LOS ANGELES--The Chevrolet Volt was crowned as the Green Car of the Year here at the Los Angeles Auto Show, held in a city that is trying to be as encouraging to electric vehicles (EVs) as possible. California is the epicenter of the EV revolution -- probably half the electric and plug-in hybrid cars installed in the first year will be in this state, which has a unique combination of a lot of early adopters, great state incentives (including access to the all-important HOV lanes in traffic-clogged LA) and a climate that is kind to batteries.
The Coda sedan on the floor of the LA Auto Show. Plug in, indeed. (Jim Motavalli photo)
I drove from LAX to a Volkswagen green car event in a Volt, enjoying its combination of refinement, sophisticated electronics (GM's Rob Peterson and Britta Gross helped me use OnStar to download driving directions) and stellar green attributes.
I walked into the convention center as Los Angeles Mayor Anthony Villaraigosa was announcing a plan to streamline the process for installing a home charging system. The city is interesting in that it has the Los Angeles Department of Water and Power, a city-owned utility, which makes it pretty easy to coordinate everything.
Southern California Edison and the Electric Drive Transportation announced a new website, GoElectricDrive.com, that is designed to help state consumers buy EVs. It has such features as a "Plug-In Car Rate Assistant" that estimates the cost of fueling an EV and its likely impact on your electric bill.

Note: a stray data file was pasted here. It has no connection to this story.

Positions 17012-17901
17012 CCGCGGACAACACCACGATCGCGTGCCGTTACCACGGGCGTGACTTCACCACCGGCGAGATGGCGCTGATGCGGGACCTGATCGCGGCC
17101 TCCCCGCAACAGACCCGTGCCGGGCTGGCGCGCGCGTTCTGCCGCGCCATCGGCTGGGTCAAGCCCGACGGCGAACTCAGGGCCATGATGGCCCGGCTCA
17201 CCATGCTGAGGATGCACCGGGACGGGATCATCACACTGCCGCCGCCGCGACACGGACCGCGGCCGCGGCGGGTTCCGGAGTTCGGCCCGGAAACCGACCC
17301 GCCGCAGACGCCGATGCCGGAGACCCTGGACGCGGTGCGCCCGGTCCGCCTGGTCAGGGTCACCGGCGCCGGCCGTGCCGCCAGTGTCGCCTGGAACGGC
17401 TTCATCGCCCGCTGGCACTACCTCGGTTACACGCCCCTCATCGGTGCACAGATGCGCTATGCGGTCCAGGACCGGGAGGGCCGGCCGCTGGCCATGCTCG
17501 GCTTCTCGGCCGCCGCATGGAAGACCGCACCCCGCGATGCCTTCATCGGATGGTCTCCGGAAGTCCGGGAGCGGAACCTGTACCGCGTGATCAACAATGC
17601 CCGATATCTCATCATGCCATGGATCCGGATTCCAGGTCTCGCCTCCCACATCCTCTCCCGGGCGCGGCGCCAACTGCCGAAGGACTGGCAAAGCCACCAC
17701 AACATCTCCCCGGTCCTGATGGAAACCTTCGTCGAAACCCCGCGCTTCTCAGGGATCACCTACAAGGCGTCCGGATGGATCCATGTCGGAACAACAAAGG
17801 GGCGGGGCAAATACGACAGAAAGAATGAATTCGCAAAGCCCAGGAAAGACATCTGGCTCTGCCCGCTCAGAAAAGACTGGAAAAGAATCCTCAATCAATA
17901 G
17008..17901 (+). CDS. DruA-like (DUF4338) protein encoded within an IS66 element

The site also has a virtual dealership that lets you see what's on the market -- nearly every EV to be offered in the next year will be for sale in California, including the cars on display at the show, from the Nissan Leaf and Chevy Volt to the Smart electric drive, Coda sedan (delayed for six months) and the Wheego LiFe.
I sat down with Ted Craver, chairman, president and CEO of Edison International, parent company for Southern California Edison (SCE), which supplies electricity for every area utility customer except those living in the city of Los Angeles. "California is 12 percent of the total vehicle market in the U.S.," he told me. "But it has 26 percent of the hybrid sales nationally. That supports the expectation about the number of early adopters we will have for EVs."
SCE projects a high, low and middle case for EV sales. By 2020, the high case would have 1.1 million EVs on the road, the middle case 450,000 and the low case 150,000.
"There are a lot of variables," said Brian Wynne, president of the Electric Drive Transportation Association. "All we can do is gather the different variables and present a range, but California is very likely to be a hotbed of early EV sales."
Craver points to the state's mild climate, the big population of environmentally conscious consumers, and the high percentage of homes (even downtown in cities like Los Angeles) that have attached garages and off-street parking. SCE, which has a fleet of 300 alternative-power cars and trucks, is even looking to change its bucket trucks to hybrid electric.
EVs will operate at a quarter or less the cost of conventional gas cars, said Wynne. What's not to like, aside from stubbornly high purchase prices? It's not clear that EVs will be a huge hit nationally, but I'll be dumbfounded if they don't make it in California, where all systems are clearly marked "GO!"
From Popular Mechanics: The 10 Best-of-Show Cars at the LA Auto Show
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